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Thanks for this outline Andy, a great reminder to all church diaconate's as we start out the new year. May the spirit lead and guide us as we serve to lead in our communities, churches and gatherings in 2019!

Thanks for this great starter list. With the encouragement to do a little digging I was happy to learn about a wide spectrum of care and programs available. It would be great if there was more of them but programs ranged from complete abstinence to moderated harm reduction models. One, that some of my friends are involved with and testify to being very meaningful in their lives, is called Celebrate Recovery. And if you are a reader and like biographies, From the Ashes - by Jesse Thistle, is an emotionally difficult read but very eye opening reality to the injustice around this topic. 


Thanks for the honest and open conversation on this topic. Another slightly different angle to AA that I have heard some really positive things about is Celebrate Recovery. I walk with a group of brothers that attend CR meetings and they say it has changed their life and Christian walk. Either way, I appreciate the thoughts shared and agree we need to be compassionate, listening and walking in love.

I am currently reading (and enjoying a lot) Living in Color by Randy Woodley. I enjoy his writing and he is also a great speaker too. I recently read Tattoos on the Heart by Gregory Boyle and it was an inspiring book of redemptive love towards a group of hard to love people, gang members and criminals. He now has a follow up called Barking to the Choir which is on my to read list now for sure. If you are interested in restorative justice practices at all, I would highly recommend his book.

Short version: Learning tours, documentaries and discussions!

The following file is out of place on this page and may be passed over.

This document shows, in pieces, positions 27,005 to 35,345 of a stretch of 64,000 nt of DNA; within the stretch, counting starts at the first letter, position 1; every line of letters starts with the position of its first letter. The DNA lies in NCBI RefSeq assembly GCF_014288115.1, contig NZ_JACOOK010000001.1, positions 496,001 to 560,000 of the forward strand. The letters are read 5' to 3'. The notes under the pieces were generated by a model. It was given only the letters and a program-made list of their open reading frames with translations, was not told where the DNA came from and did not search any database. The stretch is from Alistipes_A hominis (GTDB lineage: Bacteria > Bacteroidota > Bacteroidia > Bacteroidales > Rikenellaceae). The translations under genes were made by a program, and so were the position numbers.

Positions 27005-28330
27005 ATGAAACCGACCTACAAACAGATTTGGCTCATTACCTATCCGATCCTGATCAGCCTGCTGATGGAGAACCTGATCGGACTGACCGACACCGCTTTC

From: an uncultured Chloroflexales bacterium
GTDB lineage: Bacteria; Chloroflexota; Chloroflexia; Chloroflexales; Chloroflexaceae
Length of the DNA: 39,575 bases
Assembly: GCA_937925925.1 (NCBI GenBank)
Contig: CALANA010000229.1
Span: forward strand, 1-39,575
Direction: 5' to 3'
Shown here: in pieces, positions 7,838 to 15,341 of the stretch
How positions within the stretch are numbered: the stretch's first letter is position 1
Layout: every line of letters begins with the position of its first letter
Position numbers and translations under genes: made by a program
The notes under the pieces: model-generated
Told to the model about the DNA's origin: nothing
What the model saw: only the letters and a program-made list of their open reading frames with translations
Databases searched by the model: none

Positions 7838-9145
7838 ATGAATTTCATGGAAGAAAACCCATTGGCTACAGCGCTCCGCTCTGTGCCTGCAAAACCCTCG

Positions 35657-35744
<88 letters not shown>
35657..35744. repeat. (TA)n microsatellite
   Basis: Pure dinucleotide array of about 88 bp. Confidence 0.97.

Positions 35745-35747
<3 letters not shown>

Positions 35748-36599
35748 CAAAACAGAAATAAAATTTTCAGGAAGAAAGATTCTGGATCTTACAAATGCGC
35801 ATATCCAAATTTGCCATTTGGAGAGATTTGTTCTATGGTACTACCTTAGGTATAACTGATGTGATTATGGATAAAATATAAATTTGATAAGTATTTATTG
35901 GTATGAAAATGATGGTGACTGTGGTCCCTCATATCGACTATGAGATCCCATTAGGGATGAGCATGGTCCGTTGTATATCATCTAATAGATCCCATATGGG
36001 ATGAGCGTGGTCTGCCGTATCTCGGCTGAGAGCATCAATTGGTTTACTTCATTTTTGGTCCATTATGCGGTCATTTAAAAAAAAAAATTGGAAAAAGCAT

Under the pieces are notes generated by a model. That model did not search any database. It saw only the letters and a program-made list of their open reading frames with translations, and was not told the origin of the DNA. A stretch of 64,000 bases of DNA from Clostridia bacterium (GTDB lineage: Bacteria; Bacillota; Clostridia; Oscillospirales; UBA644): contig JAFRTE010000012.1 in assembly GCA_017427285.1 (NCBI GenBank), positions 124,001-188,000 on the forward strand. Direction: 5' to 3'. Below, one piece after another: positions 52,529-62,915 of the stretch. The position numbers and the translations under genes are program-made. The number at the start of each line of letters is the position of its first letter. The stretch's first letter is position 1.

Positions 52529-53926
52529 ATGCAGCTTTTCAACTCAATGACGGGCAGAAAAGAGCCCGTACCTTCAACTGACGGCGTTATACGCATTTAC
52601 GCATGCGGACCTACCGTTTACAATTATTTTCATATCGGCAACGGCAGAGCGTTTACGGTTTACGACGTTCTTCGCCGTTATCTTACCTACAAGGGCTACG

One thing that I have recently participated in was a learning tour to Mexico with a group called Quest Mexico ( We were immersed in a different culture and got to hear about some global systems of injustice that many Mexican people face. We heard first hand stories about the history, economics and political systems and how they affected the people. Local Mexicans shared the kinds of oppression they face on a daily basis and we were able to hear about larger picture systems in a different context than our own. We are more connected to Mexico than I had previously given much thought to and I learned a lot of things that our media and governments do not tell the average American. It is something I will be able to share with churches and diaconates in the near future. It is also something that we can practically do anywhere we are, as our motto for the time there was "See, Judge, Act." (With Judge meaning question/reflect/evaluate). A good motto for deacons, looking at systems and injustices.

We have a benevolence fund for members at my church called the "Family Support Fund" but we still call it a benevolence fund and when talking to recipients, we explain the meaning and purpose behind it. I would tend to agree with other comments here about not needing to change the word but emphasizing more of a need for explanation and education. Things like money and gifts are not meant to just be handouts and should be accompanied by an extension, to both the receiving and giving parties, to build relationships and disciple/mentor each other.

Jesse Edgington, NADC

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